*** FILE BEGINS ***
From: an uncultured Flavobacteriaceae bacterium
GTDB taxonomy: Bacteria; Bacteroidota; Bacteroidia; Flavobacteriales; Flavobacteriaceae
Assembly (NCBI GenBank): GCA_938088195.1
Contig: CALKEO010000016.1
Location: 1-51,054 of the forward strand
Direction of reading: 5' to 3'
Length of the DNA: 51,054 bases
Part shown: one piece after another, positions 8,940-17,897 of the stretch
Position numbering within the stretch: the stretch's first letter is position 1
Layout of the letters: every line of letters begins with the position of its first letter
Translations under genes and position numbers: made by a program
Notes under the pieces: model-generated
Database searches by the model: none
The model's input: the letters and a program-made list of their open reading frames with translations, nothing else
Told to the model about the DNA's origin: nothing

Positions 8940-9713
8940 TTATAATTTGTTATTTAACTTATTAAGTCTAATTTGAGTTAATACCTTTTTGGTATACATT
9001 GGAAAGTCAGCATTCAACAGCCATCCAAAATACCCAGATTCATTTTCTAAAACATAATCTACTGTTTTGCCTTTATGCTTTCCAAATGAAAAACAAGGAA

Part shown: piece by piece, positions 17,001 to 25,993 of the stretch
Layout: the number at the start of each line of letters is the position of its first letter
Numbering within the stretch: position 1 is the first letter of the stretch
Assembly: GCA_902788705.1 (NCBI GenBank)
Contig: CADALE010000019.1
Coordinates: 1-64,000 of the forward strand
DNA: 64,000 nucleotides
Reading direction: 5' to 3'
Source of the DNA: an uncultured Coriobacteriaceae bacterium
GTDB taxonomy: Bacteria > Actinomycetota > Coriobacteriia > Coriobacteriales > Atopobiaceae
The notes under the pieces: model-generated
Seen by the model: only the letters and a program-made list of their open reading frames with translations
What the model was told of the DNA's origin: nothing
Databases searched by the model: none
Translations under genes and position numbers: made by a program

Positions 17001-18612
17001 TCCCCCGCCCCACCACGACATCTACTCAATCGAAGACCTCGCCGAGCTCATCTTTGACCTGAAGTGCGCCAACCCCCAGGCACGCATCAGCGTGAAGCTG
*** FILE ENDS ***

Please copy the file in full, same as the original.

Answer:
From: an uncultured Flavobacteriaceae bacterium
GTDB taxonomy: Bacteria; Bacteroidota; Bacteroidia; Flavobacteriales; Flavobacteriaceae
Assembly (NCBI GenBank): GCA_938088195.1
Contig: CALKEO010000016.1
Location: 1-51,054 of the forward strand
Direction of reading: 5' to 3'
Length of the DNA: 51,054 bases
Part shown: one piece after another, positions 8,940-17,897 of the stretch
Position numbering within the stretch: the stretch's first letter is position 1
Layout of the letters: every line of letters begins with the position of its first letter
Translations under genes and position numbers: made by a program
Notes under the pieces: model-generated
Database searches by the model: none
The model's input: the letters and a program-made list of their open reading frames with translations, nothing else
Told to the model about the DNA's origin: nothing

Positions 8940-9713
8940 TTATAATTTGTTATTTAACTTATTAAGTCTAATTTGAGTTAATACCTTTTTGGTATACATT
9001 GGAAAGTCAGCATTCAACAGCCATCCAAAATACCCAGATTCATTTTCTAAAACATAATCTACTGTTTTGCCTTTATGCTTTCCAAATGAAAAACAAGGAA

Part shown: piece by piece, positions 17,001 to 25,993 of the stretch
Layout: the number at the start of each line of letters is the position of its first letter
Numbering within the stretch: position 1 is the first letter of the stretch
Assembly: GCA_902788705.1 (NCBI GenBank)
Contig: CADALE010000019.1
Coordinates: 1-64,000 of the forward strand
DNA: 64,000 nucleotides
Reading direction: 5' to 3'
Source of the DNA: an uncultured Coriobacteriaceae bacterium
GTDB taxonomy: Bacteria > Actinomycetota > Coriobacteriia > Coriobacteriales > Atopobiaceae
The notes under the pieces: model-generated
Seen by the model: only the letters and a program-made list of their open reading frames with translations
What the model was told of the DNA's origin: nothing
Databases searched by the model: none
Translations under genes and position numbers: made by a program

Positions 17001-18612
17001 TCCCCCGCCCCACCACGACATCTACTCAATCGAAGACCTCGCCGAGCTCATCTTTGACCTGAAGTGCGCCAACCCCCAGGCACGCATCAGCGTGAAGCTG